In a Second Circuit Court of Appeals case, Trademark Research Corp. v. Maxwell Online, Inc.,  a trademark search service brought suit against a software design firm for alleged breach of a contract that required the defendant to create for the plaintiff a trademark database and search system. The Second Circuit held that plaintiff's claim for future profits from in-house trademark searches and sales of disks providing direct access to plaintiff's database should not have been presented to the jury because it was incapable of proof with reasonable certainty as a matter of law.  For example, the plaintiff's accounting expert had assumed an abrupt expansion of the market for trademark search services, assumed that plaintiff would reverse the long decline in its market share, assumed that plaintiff's historically aggressive competitors would take no measures to counter plaintiff's ascendancy, and predicted which choices customers would make among a variety of new and old search technologies. To cap it off, all of these assumptions were reduced to speculative exact dollar amounts and spun out to the year 1998. Even though there was a significant amount of evidence submitted, the court found that it consisted of a “network of conjecture.”

By contrast, an established business often is in a good position to offer evidence of past experience as a reasonable basis from which a jury may determine lost profits with the requisite degree of certainty. For example, in a case involving a sidewalk cafĂ© seeking lost profits for breach of contract, the New York Court of Appeals upheld a jury award for lost profits. The Court of Appeals held that the evidence of the past experience and profits of the established restaurant to which the cafe would be attached was sufficient “to remove plaintiff's lost profit claim from the realm of impermissible speculation.”  In a federal New York case, a company in the business of selling costume jewelry through the mail brought suit for breach of contract to distribute 8,000,000 advertising supplements in newspapers. The company had been in business for over forty years.  The company offered statistical evidence of its past performance in a remarkably similar advertising program. The court found this evidence was sufficient to prove its lost profits with reasonable certainty.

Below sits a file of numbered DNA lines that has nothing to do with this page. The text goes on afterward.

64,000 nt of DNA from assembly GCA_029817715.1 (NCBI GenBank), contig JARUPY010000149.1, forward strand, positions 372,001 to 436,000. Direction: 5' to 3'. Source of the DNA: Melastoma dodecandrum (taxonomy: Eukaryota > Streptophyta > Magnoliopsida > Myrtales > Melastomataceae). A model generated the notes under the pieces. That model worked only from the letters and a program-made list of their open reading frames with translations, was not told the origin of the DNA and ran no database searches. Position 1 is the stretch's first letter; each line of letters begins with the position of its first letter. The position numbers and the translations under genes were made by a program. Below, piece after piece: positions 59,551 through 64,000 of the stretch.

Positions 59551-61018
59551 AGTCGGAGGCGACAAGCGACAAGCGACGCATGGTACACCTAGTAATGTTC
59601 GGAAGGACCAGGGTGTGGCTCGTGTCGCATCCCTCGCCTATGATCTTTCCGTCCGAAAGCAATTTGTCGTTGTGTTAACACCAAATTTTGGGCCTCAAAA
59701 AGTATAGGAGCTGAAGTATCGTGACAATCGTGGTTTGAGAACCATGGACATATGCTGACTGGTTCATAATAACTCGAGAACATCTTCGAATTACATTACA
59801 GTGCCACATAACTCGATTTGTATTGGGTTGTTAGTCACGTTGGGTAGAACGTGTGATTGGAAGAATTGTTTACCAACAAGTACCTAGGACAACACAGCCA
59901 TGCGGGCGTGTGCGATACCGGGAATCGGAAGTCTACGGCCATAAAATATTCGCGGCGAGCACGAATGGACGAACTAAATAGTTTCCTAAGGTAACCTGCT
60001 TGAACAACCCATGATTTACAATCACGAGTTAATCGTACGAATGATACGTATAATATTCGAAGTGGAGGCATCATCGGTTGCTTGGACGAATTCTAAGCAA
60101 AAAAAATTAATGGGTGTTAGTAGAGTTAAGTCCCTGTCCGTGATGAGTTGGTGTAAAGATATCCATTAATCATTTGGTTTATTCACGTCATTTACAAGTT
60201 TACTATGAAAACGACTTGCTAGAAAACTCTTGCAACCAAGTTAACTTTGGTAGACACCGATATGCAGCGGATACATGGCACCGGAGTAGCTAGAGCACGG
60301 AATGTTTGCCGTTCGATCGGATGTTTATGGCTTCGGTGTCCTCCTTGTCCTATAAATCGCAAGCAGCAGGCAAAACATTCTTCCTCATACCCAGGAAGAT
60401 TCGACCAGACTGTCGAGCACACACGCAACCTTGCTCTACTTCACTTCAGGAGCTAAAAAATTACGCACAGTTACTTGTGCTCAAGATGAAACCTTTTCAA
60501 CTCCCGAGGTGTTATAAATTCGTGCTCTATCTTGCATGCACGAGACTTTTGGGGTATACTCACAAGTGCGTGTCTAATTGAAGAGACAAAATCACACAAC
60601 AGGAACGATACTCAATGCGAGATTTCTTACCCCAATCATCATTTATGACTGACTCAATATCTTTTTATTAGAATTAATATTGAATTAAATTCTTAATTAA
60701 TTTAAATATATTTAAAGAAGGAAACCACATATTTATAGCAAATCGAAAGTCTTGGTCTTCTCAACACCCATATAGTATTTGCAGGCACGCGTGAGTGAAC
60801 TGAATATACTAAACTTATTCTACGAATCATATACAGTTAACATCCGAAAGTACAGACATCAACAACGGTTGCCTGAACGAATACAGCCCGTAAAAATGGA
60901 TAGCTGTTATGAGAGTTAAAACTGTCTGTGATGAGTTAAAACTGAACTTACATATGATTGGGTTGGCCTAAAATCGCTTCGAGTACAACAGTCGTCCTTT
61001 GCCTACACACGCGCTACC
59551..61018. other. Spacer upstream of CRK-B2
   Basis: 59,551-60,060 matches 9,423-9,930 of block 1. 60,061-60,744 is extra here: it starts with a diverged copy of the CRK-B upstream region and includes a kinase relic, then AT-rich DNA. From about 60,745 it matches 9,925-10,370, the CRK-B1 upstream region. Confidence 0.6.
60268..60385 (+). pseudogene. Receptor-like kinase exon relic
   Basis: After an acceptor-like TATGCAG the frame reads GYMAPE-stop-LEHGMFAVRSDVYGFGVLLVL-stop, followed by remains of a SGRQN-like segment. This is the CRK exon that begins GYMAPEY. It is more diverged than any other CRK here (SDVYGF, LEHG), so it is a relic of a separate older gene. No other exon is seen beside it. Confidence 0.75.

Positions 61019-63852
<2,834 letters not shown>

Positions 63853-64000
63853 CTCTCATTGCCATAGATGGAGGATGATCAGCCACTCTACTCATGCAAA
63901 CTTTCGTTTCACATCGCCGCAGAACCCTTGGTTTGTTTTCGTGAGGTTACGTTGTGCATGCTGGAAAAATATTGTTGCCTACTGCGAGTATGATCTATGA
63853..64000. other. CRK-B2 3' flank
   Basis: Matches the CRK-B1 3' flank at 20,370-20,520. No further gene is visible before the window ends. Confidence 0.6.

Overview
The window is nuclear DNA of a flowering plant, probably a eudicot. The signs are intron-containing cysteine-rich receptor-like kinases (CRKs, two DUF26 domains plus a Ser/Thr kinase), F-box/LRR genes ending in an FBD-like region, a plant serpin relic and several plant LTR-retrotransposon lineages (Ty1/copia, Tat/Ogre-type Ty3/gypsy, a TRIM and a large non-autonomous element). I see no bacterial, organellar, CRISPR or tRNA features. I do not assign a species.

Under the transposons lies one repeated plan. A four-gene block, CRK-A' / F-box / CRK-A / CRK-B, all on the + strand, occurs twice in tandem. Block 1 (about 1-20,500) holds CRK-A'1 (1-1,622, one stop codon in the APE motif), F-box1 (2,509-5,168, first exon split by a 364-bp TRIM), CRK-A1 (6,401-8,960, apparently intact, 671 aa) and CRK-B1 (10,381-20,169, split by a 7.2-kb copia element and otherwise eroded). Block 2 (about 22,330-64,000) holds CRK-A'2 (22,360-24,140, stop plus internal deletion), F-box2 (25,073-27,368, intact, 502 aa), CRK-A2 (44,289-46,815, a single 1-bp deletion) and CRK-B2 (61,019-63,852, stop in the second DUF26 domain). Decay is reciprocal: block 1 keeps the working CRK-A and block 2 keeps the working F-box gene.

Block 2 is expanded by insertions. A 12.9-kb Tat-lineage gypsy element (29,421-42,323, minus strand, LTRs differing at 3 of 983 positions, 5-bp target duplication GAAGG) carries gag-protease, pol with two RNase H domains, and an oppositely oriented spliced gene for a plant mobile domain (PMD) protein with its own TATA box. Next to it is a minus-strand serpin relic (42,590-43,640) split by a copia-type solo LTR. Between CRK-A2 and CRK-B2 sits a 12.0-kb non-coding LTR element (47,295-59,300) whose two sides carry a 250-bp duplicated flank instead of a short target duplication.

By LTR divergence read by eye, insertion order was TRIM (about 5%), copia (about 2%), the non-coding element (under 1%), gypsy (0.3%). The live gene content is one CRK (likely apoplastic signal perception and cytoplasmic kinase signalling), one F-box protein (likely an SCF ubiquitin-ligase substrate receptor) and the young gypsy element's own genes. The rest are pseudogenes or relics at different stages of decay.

New Jersey

Just across the river, New Jersey courts allow recovery of lost profits but not if the business is new and has no history of generating revenue.  This rule is called the “new business rule,” and is the law in a minority of states. Generally, profits lost by reason of breach of contract may be recovered if there are any criteria by which probable profits can be estimated with reasonable certainty. Indeed, New Jersey courts do permit considerable speculation by the trier of fact as to damages. As one court has stated, “[t]he rule relating to the uncertainty of damages applies to the uncertainty as to the fact of damage and not as to its amount, and where it is certain that damage has resulted, mere uncertainty as to the amount will not preclude the right of recovery.”  Courts have pointed out that the mere fact a plaintiff cannot pinpoint its damages with laser preciseness should not get a breaching party off the hook, since the breaching party caused the problem in the first place.  Accordingly,  the  fact that a plaintiff may not be able to fix its damages with precision will not preclude recovery of damages. But a request for damages that is based on pure speculation and on mere opinion evidence without factual support will not succeed. Again, “reasonable certainty” is the touchstone.